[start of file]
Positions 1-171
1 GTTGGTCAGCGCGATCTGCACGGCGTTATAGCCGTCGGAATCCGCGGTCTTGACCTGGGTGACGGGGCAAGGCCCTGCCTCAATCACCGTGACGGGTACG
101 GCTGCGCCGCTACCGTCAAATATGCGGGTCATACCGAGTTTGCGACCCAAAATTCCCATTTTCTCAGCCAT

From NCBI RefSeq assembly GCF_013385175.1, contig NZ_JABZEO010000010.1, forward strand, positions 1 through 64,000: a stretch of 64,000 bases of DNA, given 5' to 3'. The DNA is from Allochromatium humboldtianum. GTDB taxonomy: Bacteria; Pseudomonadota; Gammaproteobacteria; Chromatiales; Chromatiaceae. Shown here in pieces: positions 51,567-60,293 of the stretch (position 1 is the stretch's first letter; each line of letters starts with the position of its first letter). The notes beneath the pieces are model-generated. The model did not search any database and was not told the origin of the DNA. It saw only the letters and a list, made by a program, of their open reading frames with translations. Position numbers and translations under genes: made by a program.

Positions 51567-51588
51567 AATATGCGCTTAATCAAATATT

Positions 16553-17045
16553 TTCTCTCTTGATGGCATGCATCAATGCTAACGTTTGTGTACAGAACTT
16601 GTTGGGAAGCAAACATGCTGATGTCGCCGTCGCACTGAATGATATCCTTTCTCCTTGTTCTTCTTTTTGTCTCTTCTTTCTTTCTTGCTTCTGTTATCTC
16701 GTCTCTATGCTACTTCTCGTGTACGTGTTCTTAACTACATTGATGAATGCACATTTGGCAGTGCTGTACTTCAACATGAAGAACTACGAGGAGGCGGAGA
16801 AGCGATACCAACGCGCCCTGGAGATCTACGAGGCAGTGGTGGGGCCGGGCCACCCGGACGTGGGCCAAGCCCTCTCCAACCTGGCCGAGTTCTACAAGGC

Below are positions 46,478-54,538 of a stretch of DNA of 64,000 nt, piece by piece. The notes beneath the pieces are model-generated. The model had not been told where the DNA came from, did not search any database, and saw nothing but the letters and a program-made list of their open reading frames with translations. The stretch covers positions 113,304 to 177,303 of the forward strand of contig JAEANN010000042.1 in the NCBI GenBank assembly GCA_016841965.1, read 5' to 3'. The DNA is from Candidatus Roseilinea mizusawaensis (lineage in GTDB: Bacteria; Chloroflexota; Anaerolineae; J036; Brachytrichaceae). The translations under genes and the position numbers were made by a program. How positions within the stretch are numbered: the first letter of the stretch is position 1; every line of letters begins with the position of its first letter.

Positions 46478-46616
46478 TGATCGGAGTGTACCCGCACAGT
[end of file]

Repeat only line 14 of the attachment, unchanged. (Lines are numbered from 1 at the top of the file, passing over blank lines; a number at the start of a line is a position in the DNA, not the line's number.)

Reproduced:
46478 TGATCGGAGTGTACCCGCACAGT